There is no fickler form of basketball betting than NCAA action. So many teams, so many ridiculous spreads, so many different storylines, so many roster tweaks, so many questions. The upside, of course, is that more teams means more games, and more games means more opportunities to win money. And so long as you have some idea of what you’re doing, it’s possible to make money betting on college roundball. It’s important to start with a strategy—some kind of gambling niche. Focus on one conference or a definitive number of teams.
Don’t try to spread yourself too thin by tackling as many different tilts as sportsbooks allow. Splitting focus is how you go crazy. It’s also how you lose large sums of cash before you know it.
Rather than dilute your knowledge of the game with a seemingly infinite number of competitors, get down to the nitty gritty of your preferred conference or preordained group of betting friendly teams. Study their stats. See which types of teams—defensive, offensive, fast-paced, etc.—they thrive or struggle against. Stay up to date with injury reports and lineup changes. Know the head coaches and how they like to play.
All of this sounds like a lot of hard work, and it can be at first. But the more experience you get, the easier it becomes.
More NCAA Basketball Betting Tips
Everyone’s different, so not every NCAA betting strategy will work for all of us. But a fairly popular, not to mention effective, approach involves avoiding spreads altogether and manufacturing moneyline parlays.
Moneyline outcomes are easier to predict. You simply need to choose which team you think is going to win, and then go from there. Collegiate upsets happen, but they’re rare—especially when the spread surpasses double digits.
With this strategy, you persuse the biggest spreads, then pick five or more favorites you’re confident will win—not cover the spread, but win. You then combine those moneyline picks into a parlay and presto! You’ve increased your potential return while curbing the risk involved.
This method won’t get you hundred-dollar-bills-for-toilet-paper rich, but it will help you build up your sportsbook purse, provided you do some research on the teams in which you’re investing.
Remember, though, not all big-spread matchups let you bet the moneyline. You need to get in on the action early to ensure that luxury isn’t used up. If you can’t grab the moneyline on a particular game, move on to the next candidate. Maintaining this discipline is important, as you can’t jostle back and forth betwen spreads and over/unders and moneylines and expect to remain consistent in your earnings.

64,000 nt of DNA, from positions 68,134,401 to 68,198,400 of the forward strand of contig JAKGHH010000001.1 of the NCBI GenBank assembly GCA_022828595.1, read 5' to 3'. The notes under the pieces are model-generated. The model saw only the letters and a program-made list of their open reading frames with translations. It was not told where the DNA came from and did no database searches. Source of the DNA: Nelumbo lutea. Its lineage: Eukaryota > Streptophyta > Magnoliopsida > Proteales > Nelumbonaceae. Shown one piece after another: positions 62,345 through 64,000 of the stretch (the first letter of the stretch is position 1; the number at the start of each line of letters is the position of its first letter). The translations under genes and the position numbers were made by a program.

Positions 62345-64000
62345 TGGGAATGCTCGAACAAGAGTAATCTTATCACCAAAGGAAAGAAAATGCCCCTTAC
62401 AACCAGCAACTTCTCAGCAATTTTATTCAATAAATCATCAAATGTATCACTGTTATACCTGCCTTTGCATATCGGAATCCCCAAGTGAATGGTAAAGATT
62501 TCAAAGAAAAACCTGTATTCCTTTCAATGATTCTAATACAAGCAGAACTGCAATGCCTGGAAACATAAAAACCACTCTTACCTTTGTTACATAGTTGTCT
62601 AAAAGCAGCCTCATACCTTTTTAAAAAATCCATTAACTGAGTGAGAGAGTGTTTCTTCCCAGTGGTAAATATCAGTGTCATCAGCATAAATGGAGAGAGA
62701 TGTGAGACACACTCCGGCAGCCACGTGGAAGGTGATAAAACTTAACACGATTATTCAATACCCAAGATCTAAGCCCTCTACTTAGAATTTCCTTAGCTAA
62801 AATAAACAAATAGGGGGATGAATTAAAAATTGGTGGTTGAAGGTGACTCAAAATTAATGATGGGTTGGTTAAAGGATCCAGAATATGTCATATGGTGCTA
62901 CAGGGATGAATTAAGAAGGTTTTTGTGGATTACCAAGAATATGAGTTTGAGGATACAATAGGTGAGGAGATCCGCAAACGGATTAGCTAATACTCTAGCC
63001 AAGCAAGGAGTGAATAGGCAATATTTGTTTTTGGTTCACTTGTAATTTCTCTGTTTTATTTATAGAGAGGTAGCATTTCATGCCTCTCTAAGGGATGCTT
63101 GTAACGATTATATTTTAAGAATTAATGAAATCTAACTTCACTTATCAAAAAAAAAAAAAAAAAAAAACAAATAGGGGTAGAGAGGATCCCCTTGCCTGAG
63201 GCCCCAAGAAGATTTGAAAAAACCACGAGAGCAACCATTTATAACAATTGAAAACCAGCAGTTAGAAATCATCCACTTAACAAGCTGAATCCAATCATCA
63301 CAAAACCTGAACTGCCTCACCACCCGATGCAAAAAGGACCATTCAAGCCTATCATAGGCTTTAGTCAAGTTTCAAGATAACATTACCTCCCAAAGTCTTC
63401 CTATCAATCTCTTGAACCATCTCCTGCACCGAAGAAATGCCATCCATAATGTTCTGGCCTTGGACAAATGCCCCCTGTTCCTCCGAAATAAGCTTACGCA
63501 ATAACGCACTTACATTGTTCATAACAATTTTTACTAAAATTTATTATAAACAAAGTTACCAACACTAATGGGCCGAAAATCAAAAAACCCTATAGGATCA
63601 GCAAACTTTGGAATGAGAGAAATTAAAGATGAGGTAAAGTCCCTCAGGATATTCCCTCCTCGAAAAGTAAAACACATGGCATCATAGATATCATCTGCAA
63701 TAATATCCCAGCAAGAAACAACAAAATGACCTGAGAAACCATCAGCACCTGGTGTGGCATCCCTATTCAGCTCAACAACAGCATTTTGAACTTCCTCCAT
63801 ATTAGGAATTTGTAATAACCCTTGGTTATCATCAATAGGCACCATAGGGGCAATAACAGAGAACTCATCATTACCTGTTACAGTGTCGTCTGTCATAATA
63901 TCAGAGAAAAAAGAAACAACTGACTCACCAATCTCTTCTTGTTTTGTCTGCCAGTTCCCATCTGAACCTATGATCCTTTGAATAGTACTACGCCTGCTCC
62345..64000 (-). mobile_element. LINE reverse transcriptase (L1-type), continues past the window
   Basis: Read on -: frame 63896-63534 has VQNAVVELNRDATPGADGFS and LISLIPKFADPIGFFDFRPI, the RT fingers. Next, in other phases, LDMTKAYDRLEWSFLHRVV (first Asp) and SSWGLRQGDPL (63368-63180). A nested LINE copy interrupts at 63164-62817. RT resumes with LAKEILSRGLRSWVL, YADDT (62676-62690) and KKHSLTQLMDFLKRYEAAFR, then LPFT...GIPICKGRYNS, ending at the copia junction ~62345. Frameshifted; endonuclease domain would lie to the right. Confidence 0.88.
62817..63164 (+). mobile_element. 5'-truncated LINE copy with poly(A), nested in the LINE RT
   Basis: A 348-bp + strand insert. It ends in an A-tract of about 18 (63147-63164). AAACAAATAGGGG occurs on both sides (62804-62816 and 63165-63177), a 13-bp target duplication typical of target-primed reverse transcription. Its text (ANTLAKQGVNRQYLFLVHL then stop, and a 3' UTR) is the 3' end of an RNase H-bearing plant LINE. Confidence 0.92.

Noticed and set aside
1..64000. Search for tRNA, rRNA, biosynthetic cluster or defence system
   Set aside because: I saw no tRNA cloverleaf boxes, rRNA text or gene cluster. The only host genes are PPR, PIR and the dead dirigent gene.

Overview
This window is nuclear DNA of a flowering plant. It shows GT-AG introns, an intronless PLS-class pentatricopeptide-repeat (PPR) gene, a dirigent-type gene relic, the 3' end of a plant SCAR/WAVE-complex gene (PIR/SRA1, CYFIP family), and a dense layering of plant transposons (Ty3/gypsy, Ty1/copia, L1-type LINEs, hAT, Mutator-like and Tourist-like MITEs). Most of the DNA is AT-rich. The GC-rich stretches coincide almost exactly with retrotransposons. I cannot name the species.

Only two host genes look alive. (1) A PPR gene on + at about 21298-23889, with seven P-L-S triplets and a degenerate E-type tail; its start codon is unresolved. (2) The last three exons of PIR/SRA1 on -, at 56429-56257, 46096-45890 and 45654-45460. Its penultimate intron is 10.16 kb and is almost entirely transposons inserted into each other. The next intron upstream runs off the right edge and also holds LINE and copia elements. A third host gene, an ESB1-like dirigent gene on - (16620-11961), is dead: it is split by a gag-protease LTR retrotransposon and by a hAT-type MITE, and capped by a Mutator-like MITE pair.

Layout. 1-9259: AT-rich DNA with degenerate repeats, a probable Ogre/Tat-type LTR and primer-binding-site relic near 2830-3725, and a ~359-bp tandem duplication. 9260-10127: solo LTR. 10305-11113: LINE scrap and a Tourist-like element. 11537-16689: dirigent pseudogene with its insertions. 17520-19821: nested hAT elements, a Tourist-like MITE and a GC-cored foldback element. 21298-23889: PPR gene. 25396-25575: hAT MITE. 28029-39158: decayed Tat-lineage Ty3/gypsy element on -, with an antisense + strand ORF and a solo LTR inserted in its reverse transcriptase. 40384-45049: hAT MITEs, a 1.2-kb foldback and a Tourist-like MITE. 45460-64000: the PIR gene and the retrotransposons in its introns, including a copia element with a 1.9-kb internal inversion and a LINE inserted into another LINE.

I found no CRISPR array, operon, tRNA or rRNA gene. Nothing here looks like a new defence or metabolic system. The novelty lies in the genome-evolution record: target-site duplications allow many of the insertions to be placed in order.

Be Wary of Favorites in March Madness
Betting on March Madness is part and parcel of gambling on NCAA basketball. The tournament is teeming with so much action, even the most casual bettors try to get in on the action.
If you’re someone who has watched the regular season unfold, you’re at a stark advantage. But, that being said, don’t make the mistake of applying everything you see in the regular season to your March Madness bracket.
The best teams seldom win every game, even when they are demonstrative favorites. Yes, seven of the last 10 National Champions have come from No. 1 seeds, but remember, there are four number one seeds per tournament. So in that span, we’re talking about 40 first-place squads, which amounts to a sub-25 percent hit rate—and, again, that’s assuming a No. 1 seed wins the national title.
It’s of course smart in certain games to invest in the favorites. You know, for instance, that the top-seeded 2017 Gonzaga Bulldogs won’t be losing in the first round of the March Madness bracket, because a No. 1 seed has never fallen to a No. 16 seed. You also know it’s almost just as rare that a No. 15 seed upsets a No. 2 seed.
Beyond the first round, though, things can get tricky. You will want to play the matchups, position by position, more than the seeds itself. It may turn out that a first place team like the Kansas Jayhawks run the tables, but you need to maintain an openness to pivot should you notice they catch a bad matchup in one of the later rounds.
Betting on Teams with NBA Prospects
Whether it’s the regular season or March Madness, try not to get caught up in the hype of betting on teams that house some of the NBA’s best prospects.
In theory, this should be a good tactic. The best NBA prospects are the best players. That logic tracks. Why wouldn’t you want to favor those teams, almost without thinking?
Because the team around them isn’t always great, or the coaching is sometimes suspect.
Look at what happened with Andrew Wiggins and Joel Embiid, two of the top-three picks in 2014, when playing with the Kansas Jayhawks? They were bounced from the March Madness tournament relatively early.
Consider last year’s first-overall pick, Ben Simmons, whose LSU Tigers didn’t even make the tournament. It was the same story, different year, for Markelle Fultz with the Washington Huskies this past season.
During regular-season play, it’s sometimes okay to shirk this trend, but only if you’re betting on a team with multiple high-end prospects. The Kentucky Wildcats are always laden with NBA prospects and a genuine country-wide threat as well.
In the grand scheme of things, though, it’s more valuable to pay attention to team play styles. Are they better on offense or defense? Do they struggle against strong defenses? Grapple with inconsistency against great offenses? What types of teams do they beat most easily?
Answering those questions, both during the regular season and the March Madness tournament, will help you far more than just seeking out the biggest names and best players will.
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